So, the answer to your question is that mere absence from the U.S. will suspend the criminal statute of limitations. But keep in mind that this is the criminal statute of limitations. Most persons who are not fugitives and who spend significant amount of time outside the U.S. are not at material risk of criminal prosecution. And, of course, for conduct that could be subject to criminal prosecution, the civil statute is probably open under Section 6501(c)(1).
impuestosypatrick responded: February 23, 2014 at 5:39 pm
Jack Townsend, I think this is an important point to highlight for the millions of U.S. citizens who reside outside the U.S. (and other possible millions of lawful permanent residents who spend a large part of their time outside the U.S.).
Can you please focus on your comment of why you say –
“Most persons who are not fugitives and who spend significant amount of
time outside the U.S. are not at material risk of criminal prosecution.”
This is important for the several million of U.S. citizens (many who I have referred to as Accidental Americans – see,Accidental Americans” – Rush to Renounce U.S. Citizenship to Avoid the Ugly U.S. Tax Web” International Tax Journal,CCH Wolters Kluwer, Nov./Dec. 2012, Vol. 38 Issue 6, p45) and LPRs.
How might your statement be modified, if a U.S. citizen living most of their lives outside the U.S., knew and understood they had a tax filing obligation (and presumably taxes owing in a particular case) and still did not file U.S. tax returns?
impuestosypatrick responded: February 23, 2014 at 6:58 pm
Jack Townsend provided a good explanation and made some good points –
Jack Townsend Mod Patrick W. Martin • 39 minutes ago
To answer your question statistically, the IRS has limited investigation resources, DOJ Tax has limited prosecution resources, the courts have limited trial and related proceeding resources, the probation office has limited resources and the prison system has limited resources. All of that means that very few tax crimes get prosecuted. So, just statistically — driven by limited resources — very few tax crimes generally get prosecuted and that applies to all classes of taxpayers, including those living abroad.
Now, that is a systemic overview. Each taxpayer’s situation needs to be evaluated to see if there are some unique features that would motivate the components of the prosecution system to devote limited resources to that taxpayer.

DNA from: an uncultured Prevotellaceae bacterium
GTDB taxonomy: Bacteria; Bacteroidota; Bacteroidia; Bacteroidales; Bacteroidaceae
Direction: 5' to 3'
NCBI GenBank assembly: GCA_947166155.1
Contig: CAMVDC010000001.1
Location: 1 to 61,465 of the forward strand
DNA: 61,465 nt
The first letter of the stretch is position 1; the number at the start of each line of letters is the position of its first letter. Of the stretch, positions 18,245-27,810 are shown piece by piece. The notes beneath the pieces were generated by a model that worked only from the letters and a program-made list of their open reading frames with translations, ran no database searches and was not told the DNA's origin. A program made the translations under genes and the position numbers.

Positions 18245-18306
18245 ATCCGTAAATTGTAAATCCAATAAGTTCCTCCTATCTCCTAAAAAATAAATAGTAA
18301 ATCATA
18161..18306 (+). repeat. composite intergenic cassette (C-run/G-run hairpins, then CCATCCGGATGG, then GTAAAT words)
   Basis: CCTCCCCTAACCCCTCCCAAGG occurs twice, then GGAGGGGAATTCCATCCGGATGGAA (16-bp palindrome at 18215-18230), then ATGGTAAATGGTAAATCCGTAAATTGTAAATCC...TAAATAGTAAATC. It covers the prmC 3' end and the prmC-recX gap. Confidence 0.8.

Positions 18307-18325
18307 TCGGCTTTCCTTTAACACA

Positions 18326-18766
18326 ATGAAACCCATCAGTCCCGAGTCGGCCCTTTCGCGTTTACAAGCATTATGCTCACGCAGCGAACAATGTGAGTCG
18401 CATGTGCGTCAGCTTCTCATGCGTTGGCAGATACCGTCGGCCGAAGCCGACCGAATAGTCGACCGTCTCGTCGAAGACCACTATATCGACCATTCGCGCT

There will undoubtedly be some of the taxpayers in the profile you present that may be prosecuted. But it will not be near most of the taxpayers in that profile. Indeed, I repeat that most of those taxpayers are not at risk of criminal prosecution.
Some are at risk. And, some may even not be at identifiable risk based on more egregious factors than others in the group (i.e., they are picked up by chance or the luck of the draw).
That is the way the criminal tax prosecution system works. Those prosecuted are in many ways samples from the larger set with those not picked / prosecuted representing most of the set.
From the taxpayer’s perspective, the question is whether the taxpayer is willing to take that risk, based upon the low percentage of prosecutions and the taxpayer’s own unique profile. If the taxpayer is not willing to take the risk, the taxpayer should join the program. At a minimum, even if the taxpayer does not disturb the past, the taxpayer must be squeaky clean for the future — meaning that all FBARs must be filed and all returns should be filed and filed correctly.
Your analysis of the GAO report on the IRS OVDP was excellent, and I brought it to Jack Townsend attention. I was glad that he pulled it out of comments for a full posting. Thanks for drawing attention to the further comments, as I have not been back to it recently.
I really can relate to your analysis, as I have published my experiences inside the OVDP here…
I have have posted your analysis on several blog threads here on Eric’s post on the GAO report and here on my OVDP Drudgery for Minnows advice, as I think others really NEED to read it.
Thanks again, for doing the hard yards of pulling the analysis together…
I have also sent it off to a few Journalist who have shown some interest.
You might consider contacting Liam at WSJ who is doing an impact story along these lines…
liam.pleven at wsj dot com
2009 OVDP Statistics: The United States Knows Where Offshore Tax Evaders Live And Bank!